Tips and Tricks: Yarn Substitution in Shawls

There’s a question I get asked on a regular basis … it has several forms, but in essence it is this: knitter wants to make one of my patterns, which calls for certain weight yarn.  They want to use a different weight of yarn. How many yards will they need?

This turns out to be a more complicated question to answer than you might think!

Let’s get concrete here, and take a specific shawl as an example — say, Levade. The pattern-as-written calls for 450-500 yards of fingering-weight yarn. Like many lace shawls, the pattern suggests a needle size (#7) that is several sizes up from what is listed on the yarn label.  This is intentional — the goal is to create an open, airy fabric that blocks and drapes beautifully.

Using a Thicker Yarn 

Jane Knitter doesn’t have enough fingering-weight yarn in her stash to make this shawl, but she does have some DK and worsted-weight yarn in large enough quantities to make the shawl … or does she?  If she uses a #7 needle with a thicker yarn, the fabric won’t have the right characteristics. The thicker the yarn she substitutes, the more firm and dense the fabric will be.  If she tries to make the shawl with a #7 needle and 500 yards of worsted-weight yarn, she won’t run out of yarn … but she may create a “shawl” that is much more stiff than she wanted.  Try it with a bulky yarn and the shawl may stand up all by itself!

The solution to the too-thick fabric problem is to use a needle that is appropriate for the yarn she has — for DK, I’d go up to a #9, and for worsted-weight, a #10 or even higher.  She’ll need to swatch, too, to make sure she likes the fabric she’s getting.  Once she’s settled with a needle, she has a new problem … if she makes the shawl as written with a larger needle and thicker yarn, the shawl will be bigger (perhaps MUCH bigger) than the original — and it will use a lot more yarn.  There’s no simple way to calculate how much, though a swatch and very accurate scale can help her get an estimate.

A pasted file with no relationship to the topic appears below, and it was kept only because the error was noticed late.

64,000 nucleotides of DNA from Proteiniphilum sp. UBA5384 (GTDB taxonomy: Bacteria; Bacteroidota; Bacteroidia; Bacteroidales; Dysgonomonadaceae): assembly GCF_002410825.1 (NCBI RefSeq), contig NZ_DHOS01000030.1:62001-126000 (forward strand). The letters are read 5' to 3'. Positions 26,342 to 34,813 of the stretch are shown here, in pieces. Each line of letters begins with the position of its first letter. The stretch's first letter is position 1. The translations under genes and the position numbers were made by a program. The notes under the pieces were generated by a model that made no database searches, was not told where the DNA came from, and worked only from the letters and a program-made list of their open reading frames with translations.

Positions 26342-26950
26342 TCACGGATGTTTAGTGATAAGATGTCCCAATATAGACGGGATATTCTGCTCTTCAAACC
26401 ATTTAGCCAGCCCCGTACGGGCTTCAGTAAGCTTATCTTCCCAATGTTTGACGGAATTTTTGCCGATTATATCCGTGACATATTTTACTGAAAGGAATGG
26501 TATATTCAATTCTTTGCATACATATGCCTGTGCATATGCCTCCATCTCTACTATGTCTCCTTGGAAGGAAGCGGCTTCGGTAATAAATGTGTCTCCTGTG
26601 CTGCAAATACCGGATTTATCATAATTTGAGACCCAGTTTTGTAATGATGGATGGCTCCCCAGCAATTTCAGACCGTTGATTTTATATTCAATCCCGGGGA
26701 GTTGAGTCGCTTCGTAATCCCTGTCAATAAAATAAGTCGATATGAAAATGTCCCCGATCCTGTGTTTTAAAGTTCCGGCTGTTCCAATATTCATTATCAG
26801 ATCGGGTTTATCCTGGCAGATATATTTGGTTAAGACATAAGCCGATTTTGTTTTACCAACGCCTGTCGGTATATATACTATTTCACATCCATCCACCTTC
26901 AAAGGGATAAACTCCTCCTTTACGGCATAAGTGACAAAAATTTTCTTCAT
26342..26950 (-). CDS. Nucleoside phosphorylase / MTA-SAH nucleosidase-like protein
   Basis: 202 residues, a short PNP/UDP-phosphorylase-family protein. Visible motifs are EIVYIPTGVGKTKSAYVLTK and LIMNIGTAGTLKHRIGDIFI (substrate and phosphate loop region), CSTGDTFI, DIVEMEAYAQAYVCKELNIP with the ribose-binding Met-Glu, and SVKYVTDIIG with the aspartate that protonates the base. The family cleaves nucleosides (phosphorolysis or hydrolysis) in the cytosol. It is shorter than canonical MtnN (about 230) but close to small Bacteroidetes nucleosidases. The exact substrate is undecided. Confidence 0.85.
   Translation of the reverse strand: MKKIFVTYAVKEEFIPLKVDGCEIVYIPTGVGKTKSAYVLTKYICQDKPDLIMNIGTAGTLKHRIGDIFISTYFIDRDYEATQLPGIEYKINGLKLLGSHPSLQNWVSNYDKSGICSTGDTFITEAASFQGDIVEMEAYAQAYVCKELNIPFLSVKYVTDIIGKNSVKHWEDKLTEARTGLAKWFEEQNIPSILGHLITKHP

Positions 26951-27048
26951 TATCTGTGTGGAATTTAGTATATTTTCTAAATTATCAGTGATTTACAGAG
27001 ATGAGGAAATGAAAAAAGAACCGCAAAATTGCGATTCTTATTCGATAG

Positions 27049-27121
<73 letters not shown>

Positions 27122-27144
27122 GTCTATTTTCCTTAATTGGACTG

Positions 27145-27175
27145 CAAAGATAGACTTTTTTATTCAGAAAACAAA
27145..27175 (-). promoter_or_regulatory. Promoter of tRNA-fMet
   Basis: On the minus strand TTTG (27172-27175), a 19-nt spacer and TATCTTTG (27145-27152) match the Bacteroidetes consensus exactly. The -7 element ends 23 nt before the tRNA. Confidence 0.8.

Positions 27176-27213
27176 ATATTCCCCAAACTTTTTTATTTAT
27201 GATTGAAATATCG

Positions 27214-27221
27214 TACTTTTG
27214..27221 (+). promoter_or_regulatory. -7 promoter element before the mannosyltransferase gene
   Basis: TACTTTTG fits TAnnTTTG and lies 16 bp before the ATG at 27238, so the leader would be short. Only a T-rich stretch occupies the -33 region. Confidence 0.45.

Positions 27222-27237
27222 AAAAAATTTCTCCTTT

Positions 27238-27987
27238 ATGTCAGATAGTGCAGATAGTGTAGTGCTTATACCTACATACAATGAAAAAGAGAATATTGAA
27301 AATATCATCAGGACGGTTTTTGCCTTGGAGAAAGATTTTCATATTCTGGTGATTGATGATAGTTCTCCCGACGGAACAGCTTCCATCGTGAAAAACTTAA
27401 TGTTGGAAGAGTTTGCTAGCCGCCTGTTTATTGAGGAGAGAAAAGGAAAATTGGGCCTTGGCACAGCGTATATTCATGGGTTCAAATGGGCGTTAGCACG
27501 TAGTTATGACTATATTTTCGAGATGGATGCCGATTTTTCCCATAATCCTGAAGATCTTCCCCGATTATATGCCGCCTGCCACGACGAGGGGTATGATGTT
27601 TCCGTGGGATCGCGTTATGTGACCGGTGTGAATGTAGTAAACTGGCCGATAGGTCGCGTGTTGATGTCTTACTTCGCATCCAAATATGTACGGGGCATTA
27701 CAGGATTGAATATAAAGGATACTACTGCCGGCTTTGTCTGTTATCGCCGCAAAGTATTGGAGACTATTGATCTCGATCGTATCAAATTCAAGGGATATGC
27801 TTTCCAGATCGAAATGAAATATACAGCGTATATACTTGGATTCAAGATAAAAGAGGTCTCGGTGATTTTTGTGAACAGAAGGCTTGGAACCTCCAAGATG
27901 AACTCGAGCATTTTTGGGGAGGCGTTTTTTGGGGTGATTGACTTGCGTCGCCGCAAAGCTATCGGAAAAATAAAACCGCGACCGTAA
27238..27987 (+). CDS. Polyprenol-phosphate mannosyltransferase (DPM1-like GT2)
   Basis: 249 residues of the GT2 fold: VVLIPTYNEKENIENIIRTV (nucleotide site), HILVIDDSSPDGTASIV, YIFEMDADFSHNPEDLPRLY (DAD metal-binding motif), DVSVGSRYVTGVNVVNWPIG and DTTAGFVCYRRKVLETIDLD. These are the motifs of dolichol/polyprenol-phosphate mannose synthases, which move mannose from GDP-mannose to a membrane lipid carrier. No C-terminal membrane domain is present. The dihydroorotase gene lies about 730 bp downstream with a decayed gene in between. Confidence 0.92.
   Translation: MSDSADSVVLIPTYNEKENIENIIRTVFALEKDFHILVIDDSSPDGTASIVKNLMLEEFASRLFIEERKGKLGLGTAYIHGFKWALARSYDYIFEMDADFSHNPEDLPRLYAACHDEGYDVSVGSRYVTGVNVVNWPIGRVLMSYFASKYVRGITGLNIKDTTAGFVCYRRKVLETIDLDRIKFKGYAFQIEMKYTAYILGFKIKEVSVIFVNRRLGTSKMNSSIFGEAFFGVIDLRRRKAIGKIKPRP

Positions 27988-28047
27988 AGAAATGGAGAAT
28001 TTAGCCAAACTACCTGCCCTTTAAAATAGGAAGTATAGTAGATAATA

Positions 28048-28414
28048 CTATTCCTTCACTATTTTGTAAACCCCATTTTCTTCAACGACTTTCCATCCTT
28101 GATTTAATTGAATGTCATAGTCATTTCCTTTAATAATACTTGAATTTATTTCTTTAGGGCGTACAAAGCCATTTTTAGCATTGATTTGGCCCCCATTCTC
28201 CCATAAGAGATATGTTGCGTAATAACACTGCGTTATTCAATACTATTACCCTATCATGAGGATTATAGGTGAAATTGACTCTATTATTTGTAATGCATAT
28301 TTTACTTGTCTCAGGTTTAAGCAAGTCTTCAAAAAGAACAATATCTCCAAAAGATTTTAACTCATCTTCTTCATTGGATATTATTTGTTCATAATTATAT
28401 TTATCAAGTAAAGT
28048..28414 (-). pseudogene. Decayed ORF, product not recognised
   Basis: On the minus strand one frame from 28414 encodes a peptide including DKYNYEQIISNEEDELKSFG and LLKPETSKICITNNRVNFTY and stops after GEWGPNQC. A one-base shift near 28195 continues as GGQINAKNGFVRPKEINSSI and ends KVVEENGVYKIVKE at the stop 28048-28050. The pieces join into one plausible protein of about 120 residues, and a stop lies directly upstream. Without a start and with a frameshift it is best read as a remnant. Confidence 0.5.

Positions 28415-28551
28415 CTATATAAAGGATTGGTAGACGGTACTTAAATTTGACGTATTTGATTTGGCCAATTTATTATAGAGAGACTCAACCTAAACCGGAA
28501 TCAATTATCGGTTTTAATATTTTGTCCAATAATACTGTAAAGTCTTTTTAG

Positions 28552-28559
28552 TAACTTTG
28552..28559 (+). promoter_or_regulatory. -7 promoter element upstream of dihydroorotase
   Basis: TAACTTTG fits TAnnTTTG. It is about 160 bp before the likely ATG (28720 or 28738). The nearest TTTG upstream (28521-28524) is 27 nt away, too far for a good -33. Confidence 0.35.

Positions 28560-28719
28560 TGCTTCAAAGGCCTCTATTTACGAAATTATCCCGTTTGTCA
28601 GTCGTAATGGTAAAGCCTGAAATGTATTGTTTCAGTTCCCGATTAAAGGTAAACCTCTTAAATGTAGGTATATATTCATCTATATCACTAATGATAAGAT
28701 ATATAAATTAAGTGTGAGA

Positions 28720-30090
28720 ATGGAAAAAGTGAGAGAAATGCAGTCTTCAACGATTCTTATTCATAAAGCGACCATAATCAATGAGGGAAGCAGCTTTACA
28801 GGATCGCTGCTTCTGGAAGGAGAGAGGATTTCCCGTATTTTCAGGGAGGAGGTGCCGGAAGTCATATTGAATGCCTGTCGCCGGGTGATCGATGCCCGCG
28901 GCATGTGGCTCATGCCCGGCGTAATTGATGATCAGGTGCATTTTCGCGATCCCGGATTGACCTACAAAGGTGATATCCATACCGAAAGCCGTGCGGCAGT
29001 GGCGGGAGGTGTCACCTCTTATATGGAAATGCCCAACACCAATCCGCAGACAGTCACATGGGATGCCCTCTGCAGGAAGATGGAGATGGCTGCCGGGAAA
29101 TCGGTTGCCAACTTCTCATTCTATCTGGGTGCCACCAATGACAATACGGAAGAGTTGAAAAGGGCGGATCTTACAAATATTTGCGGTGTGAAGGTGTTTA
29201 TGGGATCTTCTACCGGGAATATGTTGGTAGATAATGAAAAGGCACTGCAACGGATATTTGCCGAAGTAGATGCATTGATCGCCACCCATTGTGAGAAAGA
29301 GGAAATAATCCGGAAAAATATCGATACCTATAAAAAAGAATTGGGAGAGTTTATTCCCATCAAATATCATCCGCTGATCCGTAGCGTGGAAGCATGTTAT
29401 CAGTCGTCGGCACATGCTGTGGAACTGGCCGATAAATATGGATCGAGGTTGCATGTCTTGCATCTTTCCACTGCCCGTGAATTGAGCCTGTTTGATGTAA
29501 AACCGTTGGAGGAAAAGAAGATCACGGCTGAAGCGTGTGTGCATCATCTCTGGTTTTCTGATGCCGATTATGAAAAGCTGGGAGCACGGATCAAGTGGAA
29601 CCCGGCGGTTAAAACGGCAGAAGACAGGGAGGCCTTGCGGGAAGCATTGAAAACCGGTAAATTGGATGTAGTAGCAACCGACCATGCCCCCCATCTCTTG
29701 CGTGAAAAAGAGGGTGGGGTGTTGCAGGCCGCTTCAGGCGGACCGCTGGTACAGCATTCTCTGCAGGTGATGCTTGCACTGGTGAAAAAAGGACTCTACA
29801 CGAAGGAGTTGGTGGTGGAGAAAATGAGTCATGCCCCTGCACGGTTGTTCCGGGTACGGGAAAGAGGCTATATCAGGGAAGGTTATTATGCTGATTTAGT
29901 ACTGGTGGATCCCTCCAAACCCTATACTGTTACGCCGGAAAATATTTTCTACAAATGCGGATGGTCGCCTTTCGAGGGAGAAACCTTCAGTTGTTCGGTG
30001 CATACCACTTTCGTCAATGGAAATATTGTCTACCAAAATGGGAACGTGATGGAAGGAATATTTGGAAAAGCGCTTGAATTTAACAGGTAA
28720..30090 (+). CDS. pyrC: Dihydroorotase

If she doesn’t want a bigger shawl, she’ll need to modify the pattern — do fewer rows, somehow.  This will use less yarn than making as written … though how much less is (again) difficult to know in advance.

Using a Thinner Yarn

Jack Knitter, on the other hand, has piles of laceweight in his stash — more than he knows what to do with.  He’d like to make Levade with some laceweight instead of fingering weight yarn.  The good news is, he can probably get away with using laceweight and #7 needles — the resulting fabric will be ephemeral and gauzy, but the shawl will be about the same size as the original and use about the same amount of yarn.

Jack swatches like a good little knitter, but finds he doesn’t like the fabric he’s getting on #7 needles with his laceweight.  He has to go down to a #4 before he’s happy.  What does this mean for his shawl?  If he works the pattern as written with #4’s, he’ll get a tiny little shawl and use up less yarn.  This isn’t what he’s going for!  The solution is to add rows (often there’s a good place to repeat a portion of a pattern) until it’s the size he wants.  Again, the amount of yarn he’ll need is highly variable at this point.

So What Is A Knitter To Do?

If you don’t have the weight yarn that’s called for in a pattern, don’t despair … but don’t expect an easy answer, either! You’ll need to swatch and do some math and maybe alter a pattern to get results you’ll be happy with. Tame that knitting, make it yours!